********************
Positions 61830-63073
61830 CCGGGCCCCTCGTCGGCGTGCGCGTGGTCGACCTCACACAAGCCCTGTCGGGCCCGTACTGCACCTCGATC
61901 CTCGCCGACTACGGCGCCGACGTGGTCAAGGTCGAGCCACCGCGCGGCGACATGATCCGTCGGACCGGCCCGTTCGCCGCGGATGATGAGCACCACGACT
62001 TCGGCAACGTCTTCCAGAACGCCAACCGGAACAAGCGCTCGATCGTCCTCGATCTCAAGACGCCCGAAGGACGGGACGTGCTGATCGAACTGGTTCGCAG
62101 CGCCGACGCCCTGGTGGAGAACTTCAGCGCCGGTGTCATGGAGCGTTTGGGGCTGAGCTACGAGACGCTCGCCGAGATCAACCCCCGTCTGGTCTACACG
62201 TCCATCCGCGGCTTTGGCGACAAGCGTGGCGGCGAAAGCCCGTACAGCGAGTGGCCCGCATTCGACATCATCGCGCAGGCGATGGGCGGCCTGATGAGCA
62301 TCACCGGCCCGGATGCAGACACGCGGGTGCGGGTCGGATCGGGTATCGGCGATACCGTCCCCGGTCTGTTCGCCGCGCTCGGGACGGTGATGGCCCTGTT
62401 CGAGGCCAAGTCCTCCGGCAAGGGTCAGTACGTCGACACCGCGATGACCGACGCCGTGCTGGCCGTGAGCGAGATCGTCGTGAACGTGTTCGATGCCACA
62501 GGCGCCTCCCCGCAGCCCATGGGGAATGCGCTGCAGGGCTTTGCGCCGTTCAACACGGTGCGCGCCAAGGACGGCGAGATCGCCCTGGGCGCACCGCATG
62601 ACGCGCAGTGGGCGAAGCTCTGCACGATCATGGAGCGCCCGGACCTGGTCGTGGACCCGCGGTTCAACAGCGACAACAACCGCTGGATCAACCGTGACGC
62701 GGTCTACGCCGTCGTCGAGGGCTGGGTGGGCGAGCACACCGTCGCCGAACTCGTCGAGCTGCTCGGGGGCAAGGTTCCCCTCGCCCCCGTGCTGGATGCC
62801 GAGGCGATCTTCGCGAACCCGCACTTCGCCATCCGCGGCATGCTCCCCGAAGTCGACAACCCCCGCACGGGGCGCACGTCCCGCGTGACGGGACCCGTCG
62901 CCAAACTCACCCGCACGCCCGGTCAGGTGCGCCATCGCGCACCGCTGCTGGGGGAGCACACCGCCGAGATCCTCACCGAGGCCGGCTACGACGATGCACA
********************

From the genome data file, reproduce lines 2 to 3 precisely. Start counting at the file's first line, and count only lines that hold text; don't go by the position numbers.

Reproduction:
61830 CCGGGCCCCTCGTCGGCGTGCGCGTGGTCGACCTCACACAAGCCCTGTCGGGCCCGTACTGCACCTCGATC
61901 CTCGCCGACTACGGCGCCGACGTGGTCAAGGTCGAGCCACCGCGCGGCGACATGATCCGTCGGACCGGCCCGTTCGCCGCGGATGATGAGCACCACGACT